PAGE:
(One in a series of six articles on Mathematics and Medicine being distributed by the Joint Policy Board for Mathematics in celebration of Mathematics Awareness Week 1994.)
One of the most active scientific fields today is the effort to construct a map of the human DNA. This involves detailing the structures and functions of discrete segments of huge DNA molecules, which are the basis of life. It requires cutting-edge techniques and offers the promise of revolutionary results, especially cures for inherited diseases. Many people might not realize that this effort employs techniques of not only biology and chemistry, but also mathematics. Why mathematics? Because a key strategy of genetic mappers is to establish probabilities of links between segments of DNA molecules and the traits they produce in people.
Eric Lander is one of the many researchers working to unlock the secrets of human DNA. A professor at M.I.T. and Director of the Center for Genome Research at the Whitehead Institute for Biomedical Research, Lander has a doctoral degree in mathematics. In Lander's words, "Genetic mapping -- trying to find out where the genes are that cause disease traits -- is quintessentially a mathematical problem. What you are looking for is to show the correlated inheritance pattern of markers in a family with a disease."
A marker is any segment of DNA that is different from what is normally expected. A gene can be a marker. Genes are sections of DNA that contain codes or instructions for a cell to manufacture important substances known as proteins. By coding for proteins, genes set off the chains of events that produce the body's traits - from brown eyes, to pointed noses, to allergies. When genes are passed on through generations, traits are passed on as well. When genes are altered, traits are altered, sometimes with harmful results.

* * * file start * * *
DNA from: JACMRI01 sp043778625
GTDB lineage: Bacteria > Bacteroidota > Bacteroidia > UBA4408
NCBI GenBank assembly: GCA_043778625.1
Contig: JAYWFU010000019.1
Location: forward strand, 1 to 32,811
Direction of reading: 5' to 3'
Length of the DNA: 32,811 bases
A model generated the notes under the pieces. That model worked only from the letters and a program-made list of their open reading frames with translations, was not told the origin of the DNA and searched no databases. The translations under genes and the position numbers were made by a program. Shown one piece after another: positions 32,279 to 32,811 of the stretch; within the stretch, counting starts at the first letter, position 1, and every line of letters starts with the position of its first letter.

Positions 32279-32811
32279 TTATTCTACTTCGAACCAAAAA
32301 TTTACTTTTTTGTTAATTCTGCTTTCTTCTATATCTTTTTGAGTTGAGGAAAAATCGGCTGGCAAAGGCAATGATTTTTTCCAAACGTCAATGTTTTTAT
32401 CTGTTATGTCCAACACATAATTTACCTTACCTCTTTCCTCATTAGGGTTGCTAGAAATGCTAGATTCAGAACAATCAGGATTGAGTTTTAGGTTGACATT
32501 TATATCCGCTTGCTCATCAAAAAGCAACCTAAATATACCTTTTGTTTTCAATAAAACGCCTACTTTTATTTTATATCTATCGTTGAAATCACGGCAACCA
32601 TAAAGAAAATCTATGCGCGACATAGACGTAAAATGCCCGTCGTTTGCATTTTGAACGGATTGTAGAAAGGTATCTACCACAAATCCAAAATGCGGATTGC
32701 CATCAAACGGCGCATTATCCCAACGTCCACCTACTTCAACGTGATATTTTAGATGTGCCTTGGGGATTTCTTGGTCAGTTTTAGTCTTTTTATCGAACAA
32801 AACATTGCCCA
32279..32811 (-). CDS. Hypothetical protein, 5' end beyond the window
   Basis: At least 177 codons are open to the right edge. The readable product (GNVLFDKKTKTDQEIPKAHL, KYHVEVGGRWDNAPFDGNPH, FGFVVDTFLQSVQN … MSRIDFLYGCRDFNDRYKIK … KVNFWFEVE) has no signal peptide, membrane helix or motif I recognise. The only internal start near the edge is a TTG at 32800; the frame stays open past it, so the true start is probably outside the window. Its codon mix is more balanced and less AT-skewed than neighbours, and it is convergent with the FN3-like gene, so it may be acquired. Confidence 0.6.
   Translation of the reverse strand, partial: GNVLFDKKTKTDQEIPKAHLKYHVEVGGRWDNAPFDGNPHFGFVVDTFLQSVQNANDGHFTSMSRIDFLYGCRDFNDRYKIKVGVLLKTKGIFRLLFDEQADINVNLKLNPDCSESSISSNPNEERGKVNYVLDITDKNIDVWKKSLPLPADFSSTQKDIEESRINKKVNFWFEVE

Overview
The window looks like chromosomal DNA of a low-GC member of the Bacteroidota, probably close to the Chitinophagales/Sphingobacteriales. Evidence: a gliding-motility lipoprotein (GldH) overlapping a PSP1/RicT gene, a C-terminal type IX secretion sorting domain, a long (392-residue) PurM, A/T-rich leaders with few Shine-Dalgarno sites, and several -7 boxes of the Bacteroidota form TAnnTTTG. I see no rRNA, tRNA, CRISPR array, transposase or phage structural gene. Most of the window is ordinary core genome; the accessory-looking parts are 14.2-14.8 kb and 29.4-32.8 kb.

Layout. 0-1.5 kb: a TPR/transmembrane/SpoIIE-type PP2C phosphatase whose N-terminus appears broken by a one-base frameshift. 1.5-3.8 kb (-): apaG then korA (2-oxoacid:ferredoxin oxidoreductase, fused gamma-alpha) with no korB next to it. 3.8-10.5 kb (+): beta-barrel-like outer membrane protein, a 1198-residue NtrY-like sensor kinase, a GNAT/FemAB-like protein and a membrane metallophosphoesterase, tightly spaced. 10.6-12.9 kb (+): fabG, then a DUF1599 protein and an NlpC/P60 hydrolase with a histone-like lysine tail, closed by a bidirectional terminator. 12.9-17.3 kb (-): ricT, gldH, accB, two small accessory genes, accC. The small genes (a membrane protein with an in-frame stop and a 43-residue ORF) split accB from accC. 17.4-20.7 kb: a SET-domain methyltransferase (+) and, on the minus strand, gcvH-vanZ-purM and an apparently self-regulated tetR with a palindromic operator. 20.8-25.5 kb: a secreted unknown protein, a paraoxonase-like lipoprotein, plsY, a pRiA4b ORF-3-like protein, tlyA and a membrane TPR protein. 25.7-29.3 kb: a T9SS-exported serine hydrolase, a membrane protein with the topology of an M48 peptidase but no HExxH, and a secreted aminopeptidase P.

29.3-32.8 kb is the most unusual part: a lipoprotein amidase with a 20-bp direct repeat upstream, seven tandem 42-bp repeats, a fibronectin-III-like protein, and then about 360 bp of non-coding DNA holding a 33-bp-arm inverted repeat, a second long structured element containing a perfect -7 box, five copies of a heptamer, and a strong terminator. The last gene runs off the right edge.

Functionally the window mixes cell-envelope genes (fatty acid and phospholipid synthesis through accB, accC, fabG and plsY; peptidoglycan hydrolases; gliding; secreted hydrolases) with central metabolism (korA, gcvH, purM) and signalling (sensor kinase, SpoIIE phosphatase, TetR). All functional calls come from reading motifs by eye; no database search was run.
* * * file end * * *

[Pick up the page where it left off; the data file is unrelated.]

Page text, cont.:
Genetic mappers study generations of one large family or a number of families, noting the co-occurrence of a certain marker and a certain trait, such as a disease. If a correlation between marker, gene, and physical trait can be made, then at least one function of a DNA segment is established. Part of the DNA is mapped.
The problem is to establish the correlation fully. For that, researchers use statistics. Professor Jurg Ott, of Columbia University, New York, is a statistical geneticist whose specialty is the analysis of linkage between genes and traits. Says Ott: "What we use is statistical mathematics. And we almost always use one estimation procedure -- the 'maximum likelihood' estimation." From the family data, researchers produce two mathematical probabilities known as maximum likelihoods -- one that assumes gene and trait are linked, and one that assumes they are not linked. If the ratio of these two likelihoods is at least 1000 times, then a linkage is established.
The mathematics of genetic linkage is complex and researchers rely on computer programs to carry out the analyses. Newer programs are being developed to deal with complex inheritance, such as when multiple genes act together to cause a disease. Mathematics also is used to analyze error in studies of linkage and mapping.
Many aspects of genetic research related to gene mapping also involve mathematics. For example, researchers study the mathematics of the organization of the genome; that is, possible patterns that occur in DNA's sequence of nucleotides, the molecules that string together to form DNA. Statistical procedures that distinguish complex patterns from noise or randomness will aid genetic researchers, including those mapping human genes.
Note: Computer-generated views of tenfold B form DNA may be seen
on the 1994 Mathematics Awareness Week theme poster.
Mathematics Awareness Month is sponsored each year by the Joint Policy Board for Mathematics to recognize the importance of mathematics through written materials and an accompanying poster that highlight mathematical developments and applications in a particular area.